[xsl] Numeric top-level predicates in patterns

Subject: [xsl] Numeric top-level predicates in patterns
From: "Abel Braaksma (Exselt)" <abel@xxxxxxxxxx>
Date: Wed, 02 Apr 2014 16:51:28 +0200
Let's first agree on some terminology, before I ask the question:

Numeric predicates
A predicate that has static numeric type, such as [3], [last()],
[+@amount], [2.3]

Positional predicates
A predicate that uses position() or last(), such as [position() > 3] and
[@pos = last()]
All numeric predicates are also positional predicates. The reverse is
not true.

Boolean predicates
Anything else. Such as [node()], [foo:bar], [3 eq xs:integer(@id)]
All positional and numerical predicates are also boolean predicates, the
reverse is not true.

Top-level predicates
A predicate that is not nested, i.e. foo[bar] has a top-level predicate

Nested predicates
A predicate that is contained within another predicate, such as
foo[bar[@id]], here [@id] is the nested predicate.

Sibling predicates
A predicate that has a preceding predicate, such as foo[a][b], here [b]
is a sibling predicate.

Apart from positional predicates, I am not sure whether any of these
have any official bearing, as in whether they are elswehere defined as such.

Now the question. After the discussion on position(), I started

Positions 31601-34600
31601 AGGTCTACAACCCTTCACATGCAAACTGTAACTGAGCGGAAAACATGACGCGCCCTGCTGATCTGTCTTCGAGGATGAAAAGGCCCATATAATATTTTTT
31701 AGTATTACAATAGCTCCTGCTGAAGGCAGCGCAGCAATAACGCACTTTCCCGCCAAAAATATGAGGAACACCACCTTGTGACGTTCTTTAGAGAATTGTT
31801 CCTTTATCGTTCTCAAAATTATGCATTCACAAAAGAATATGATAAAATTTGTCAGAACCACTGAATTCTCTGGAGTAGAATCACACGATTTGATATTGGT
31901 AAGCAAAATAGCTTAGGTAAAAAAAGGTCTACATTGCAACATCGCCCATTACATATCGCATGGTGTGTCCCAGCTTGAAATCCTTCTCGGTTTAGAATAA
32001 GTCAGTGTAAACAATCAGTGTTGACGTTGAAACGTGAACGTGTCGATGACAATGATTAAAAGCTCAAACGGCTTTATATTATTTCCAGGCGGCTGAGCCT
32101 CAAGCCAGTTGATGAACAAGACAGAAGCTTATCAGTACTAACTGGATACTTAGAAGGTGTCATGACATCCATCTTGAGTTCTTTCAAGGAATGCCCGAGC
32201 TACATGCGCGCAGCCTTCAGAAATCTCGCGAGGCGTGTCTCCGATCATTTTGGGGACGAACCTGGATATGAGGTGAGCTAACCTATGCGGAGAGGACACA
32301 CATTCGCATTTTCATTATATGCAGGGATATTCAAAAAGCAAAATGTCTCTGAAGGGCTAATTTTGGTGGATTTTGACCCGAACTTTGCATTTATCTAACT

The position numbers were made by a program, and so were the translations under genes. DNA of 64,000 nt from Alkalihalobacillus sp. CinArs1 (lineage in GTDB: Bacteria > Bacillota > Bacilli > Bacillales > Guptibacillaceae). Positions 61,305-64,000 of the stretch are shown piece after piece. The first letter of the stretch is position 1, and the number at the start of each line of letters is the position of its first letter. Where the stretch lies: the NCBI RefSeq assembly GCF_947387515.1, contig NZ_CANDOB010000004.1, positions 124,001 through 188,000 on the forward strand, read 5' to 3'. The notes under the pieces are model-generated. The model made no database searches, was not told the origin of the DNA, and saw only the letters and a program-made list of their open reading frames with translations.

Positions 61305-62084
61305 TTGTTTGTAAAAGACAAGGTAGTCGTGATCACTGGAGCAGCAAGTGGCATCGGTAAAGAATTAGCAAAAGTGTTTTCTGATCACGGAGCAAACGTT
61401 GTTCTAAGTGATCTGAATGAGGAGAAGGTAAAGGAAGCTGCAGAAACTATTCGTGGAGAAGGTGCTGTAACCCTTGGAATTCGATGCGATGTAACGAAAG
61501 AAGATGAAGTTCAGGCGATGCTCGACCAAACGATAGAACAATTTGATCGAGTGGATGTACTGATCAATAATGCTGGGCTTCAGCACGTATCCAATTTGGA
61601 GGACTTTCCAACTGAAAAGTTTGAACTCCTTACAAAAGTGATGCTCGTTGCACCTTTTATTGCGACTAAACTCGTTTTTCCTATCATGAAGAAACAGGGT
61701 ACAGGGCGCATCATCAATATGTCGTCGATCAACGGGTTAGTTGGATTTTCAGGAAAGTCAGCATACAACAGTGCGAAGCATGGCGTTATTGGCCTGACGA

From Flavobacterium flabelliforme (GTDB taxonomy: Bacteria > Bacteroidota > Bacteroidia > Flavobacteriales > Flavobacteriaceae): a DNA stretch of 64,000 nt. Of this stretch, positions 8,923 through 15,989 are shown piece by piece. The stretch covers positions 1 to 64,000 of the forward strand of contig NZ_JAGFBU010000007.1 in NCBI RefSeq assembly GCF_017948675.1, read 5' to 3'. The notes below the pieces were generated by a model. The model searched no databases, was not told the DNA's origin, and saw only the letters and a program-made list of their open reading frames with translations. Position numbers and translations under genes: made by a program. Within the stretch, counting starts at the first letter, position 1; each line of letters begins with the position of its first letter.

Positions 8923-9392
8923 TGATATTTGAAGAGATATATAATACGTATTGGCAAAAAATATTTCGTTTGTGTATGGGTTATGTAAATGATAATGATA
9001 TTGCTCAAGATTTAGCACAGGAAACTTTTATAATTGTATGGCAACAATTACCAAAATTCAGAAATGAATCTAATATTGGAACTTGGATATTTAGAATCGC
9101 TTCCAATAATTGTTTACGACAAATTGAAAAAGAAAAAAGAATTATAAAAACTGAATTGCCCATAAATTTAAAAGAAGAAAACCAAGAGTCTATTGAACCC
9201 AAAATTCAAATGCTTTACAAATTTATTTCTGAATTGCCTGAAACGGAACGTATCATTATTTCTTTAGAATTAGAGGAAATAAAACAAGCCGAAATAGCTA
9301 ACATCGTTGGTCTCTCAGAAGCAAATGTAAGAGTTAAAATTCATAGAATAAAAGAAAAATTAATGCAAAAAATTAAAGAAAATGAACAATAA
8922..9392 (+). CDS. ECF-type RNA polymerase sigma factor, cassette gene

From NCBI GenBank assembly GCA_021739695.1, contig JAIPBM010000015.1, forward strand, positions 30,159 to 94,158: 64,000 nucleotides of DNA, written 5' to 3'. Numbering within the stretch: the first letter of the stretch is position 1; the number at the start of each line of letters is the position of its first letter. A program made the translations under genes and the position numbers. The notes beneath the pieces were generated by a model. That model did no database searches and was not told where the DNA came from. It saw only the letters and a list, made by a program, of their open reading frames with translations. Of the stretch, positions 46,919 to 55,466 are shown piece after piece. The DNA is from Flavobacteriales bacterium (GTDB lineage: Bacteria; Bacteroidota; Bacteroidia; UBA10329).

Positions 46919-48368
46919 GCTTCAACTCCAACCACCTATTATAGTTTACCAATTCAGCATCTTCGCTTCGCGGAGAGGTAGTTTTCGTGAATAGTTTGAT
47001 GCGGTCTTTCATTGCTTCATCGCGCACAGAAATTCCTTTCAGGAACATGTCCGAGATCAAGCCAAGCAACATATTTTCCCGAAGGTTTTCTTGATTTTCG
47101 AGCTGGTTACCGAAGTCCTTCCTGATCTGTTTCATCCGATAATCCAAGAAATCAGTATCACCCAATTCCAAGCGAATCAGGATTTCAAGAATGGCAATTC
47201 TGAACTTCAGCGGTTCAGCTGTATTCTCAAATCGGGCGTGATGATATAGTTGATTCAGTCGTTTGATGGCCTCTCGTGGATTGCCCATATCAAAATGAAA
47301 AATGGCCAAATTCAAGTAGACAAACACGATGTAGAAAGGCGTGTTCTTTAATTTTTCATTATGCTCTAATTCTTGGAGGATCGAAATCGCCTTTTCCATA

wondering about patterns and position. I believe the following is all
true (assume they the patterns are placed inside <xsl:template match="XXX">.

Selects nothing, ever (not even in a select-expression):

Redundant [1], always redundant:

The rules I am after is, in this order:
1) numerical predicates lower than zero never select anything
2) a sibling numerical predicate that is one is always redundant in a
3) a sibling predicate that is a sibling of a numeric predicate that is
higher than one never selects anything

Then, to make it tricky, what happens here, if the applied set is //foo?

I did not find that well-defined in the spec or in Michael Kay's XSLT
2.0 Programmer's Reference book. The programmer's intended meaning is
"for any given foo in the selection, group the second children, take the
third". But what it does is "for any second foo, take the third". I
believe this behavior is correct (in which case nothing will ever be
selected), and the reason it is so, is because of the singleton focus on
the current item when the match pattern is applied.

The pattern, if applied as an expression in a select-statement, does
have merit though and will select the first third foo element that is
also a second child.

Bottom line is, I think, that creating multiple sibling numerical
predicates is (usually) counter-productive and won't match anything when
used in a pattern (unless the number is "1", in which case it is also

I do understand what all above patterns are supposed to do, but the
point is, is this your understanding of the spec also, and are my
"rules" correct or did I miss corner cases? I would like to hear your
(anybody's?) thoughts on this and whether I am missing something obvious
here. Are multiple sibling numerical predicates indeed useless in
(almost) all situations? Do you know of situations where it may have merit?


Abel Braaksma
Exselt XSLT 3.0 processor

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